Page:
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Am J Gastroenterol. 2003 Apr;98(4):763-70.

Costs and clinical outcomes of primary prophylaxis of variceal bleeding in patients with hepatic cirrhosis: a decision analytic model.

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  • 1Division of Digestive Diseases, Department of Medicine, Dumont-UCLA Liver Transplant Center, Los Angeles, CA 90095, USA.



Current guidelines recommend upper endoscopic screening for patients with hepatic cirrhosis and primary prophylaxis with a nonselective beta-blocker for those with large varices.


However, only 25% of cirrhotics develop large varices. Thus, the aim of this study is to evaluate the most cost-effective approach for primary prophylaxis of variceal hemorrhage.


Using a Markov model, we compared the costs and clinical outcomes of three strategies for primary prophylaxis of variceal bleeding. In the first strategy, patients were given a beta-blocker without undergoing upper endoscopy. In the second strategy, patients underwent upper endoscopic screening; those found to have large varices were treated with a beta-blocker. In the third strategy, no prophylaxis was used. Selected sensitivity analyses were performed to validate outcomes. Our results show screening prophylaxis was associated with a cost of $37,300 and 5.72 quality-adjusted life yr (QALYs). Universal prophylaxis was associated with a cost of $34,100 and 6.65 QALYs. The no prophylaxis strategy was associated with a cost of $36,600 and 4.84 QALYs. The incremental cost-effectiveness ratio was $800/QALY for the endoscopic strategy relative to the no prophylaxis strategy. Screening endoscopy was cost saving when the compliance, bleed risk without beta-blocker, and variceal bleed costs were increased, and when the discount rate, bleed risk on beta-blockers, and cost of upper endoscopy were decreased. In contrast, the universal prophylaxis strategy was persistently cost saving relative to the no prophylaxis strategy. In comparing the strategies, sensitivity analysis on the death rates from variceal hemorrhage did not alter outcomes.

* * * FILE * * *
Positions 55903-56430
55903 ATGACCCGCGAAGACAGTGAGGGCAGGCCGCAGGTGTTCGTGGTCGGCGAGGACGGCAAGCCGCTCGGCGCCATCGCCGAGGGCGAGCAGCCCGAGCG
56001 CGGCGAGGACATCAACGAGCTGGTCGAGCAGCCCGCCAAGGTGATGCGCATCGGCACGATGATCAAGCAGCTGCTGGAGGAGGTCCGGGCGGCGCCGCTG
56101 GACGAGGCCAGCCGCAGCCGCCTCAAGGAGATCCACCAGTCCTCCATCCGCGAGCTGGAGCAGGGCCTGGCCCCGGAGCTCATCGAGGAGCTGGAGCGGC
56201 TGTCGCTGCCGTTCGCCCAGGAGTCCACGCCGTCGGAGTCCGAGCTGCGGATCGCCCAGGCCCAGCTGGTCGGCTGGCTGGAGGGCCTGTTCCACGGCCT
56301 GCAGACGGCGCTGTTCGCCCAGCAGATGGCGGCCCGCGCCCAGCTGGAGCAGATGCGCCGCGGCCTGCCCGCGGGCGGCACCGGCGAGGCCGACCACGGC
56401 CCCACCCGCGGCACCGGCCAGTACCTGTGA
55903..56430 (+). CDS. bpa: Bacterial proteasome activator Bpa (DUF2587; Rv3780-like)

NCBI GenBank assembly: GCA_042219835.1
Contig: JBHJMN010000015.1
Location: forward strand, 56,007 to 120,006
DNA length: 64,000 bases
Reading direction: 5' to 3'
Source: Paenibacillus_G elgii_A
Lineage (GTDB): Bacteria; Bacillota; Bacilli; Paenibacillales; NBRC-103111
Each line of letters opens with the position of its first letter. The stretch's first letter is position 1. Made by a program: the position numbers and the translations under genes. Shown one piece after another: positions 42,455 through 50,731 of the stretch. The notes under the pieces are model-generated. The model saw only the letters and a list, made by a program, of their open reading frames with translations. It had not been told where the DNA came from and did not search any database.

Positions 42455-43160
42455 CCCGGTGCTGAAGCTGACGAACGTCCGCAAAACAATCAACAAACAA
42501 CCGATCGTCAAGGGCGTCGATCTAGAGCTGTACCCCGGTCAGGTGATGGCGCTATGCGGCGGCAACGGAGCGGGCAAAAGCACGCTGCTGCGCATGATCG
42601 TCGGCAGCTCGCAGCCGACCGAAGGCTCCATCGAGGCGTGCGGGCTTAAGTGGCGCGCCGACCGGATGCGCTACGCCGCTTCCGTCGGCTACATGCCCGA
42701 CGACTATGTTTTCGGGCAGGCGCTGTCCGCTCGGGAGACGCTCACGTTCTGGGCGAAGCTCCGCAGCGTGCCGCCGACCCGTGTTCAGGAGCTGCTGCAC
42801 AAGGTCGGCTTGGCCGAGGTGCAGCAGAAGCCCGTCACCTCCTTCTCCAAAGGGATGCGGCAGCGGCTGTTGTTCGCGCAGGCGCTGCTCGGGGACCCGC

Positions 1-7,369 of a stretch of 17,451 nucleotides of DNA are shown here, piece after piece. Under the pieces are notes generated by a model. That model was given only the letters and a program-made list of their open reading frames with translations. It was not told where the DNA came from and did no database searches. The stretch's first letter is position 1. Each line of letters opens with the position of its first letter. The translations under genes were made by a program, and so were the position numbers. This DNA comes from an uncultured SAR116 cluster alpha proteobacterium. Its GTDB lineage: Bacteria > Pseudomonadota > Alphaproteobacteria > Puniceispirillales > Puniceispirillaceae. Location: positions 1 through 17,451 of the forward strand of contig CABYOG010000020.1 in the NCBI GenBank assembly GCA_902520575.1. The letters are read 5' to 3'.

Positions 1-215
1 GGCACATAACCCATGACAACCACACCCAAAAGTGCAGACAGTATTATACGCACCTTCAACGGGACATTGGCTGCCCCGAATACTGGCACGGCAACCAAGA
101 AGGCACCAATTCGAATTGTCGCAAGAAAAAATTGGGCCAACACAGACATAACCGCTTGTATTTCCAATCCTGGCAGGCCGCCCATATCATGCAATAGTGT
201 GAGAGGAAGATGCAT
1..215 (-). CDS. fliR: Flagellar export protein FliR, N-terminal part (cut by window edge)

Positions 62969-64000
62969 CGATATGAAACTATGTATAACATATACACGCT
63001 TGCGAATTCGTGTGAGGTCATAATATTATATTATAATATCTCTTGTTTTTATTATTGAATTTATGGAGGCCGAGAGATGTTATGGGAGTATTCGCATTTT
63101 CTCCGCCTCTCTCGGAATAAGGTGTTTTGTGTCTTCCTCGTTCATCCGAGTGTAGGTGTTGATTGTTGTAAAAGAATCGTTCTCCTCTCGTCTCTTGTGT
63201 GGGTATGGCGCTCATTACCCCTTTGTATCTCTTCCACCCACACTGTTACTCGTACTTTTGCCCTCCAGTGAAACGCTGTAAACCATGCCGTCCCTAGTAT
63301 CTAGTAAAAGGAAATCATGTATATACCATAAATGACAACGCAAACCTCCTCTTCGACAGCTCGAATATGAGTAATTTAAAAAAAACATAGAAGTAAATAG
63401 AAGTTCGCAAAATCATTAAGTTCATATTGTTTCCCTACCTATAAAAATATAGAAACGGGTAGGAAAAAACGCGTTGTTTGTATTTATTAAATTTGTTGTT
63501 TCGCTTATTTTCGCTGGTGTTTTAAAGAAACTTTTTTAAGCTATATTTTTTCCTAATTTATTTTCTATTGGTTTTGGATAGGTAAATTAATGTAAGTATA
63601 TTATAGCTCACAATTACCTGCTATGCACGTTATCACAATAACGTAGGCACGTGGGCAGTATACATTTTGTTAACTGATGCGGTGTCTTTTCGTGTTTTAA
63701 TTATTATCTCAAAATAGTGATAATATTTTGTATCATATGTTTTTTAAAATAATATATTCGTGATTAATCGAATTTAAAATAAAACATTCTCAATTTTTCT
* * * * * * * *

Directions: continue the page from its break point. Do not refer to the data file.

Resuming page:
Our results provide economic and clinical support for primary prophylaxis of esophageal variceal bleeding in patients with hepatic cirrhosis. Universal prophylaxis with beta-blocker is preferred because it is consistently associated with the lowest costs and highest QALYs.

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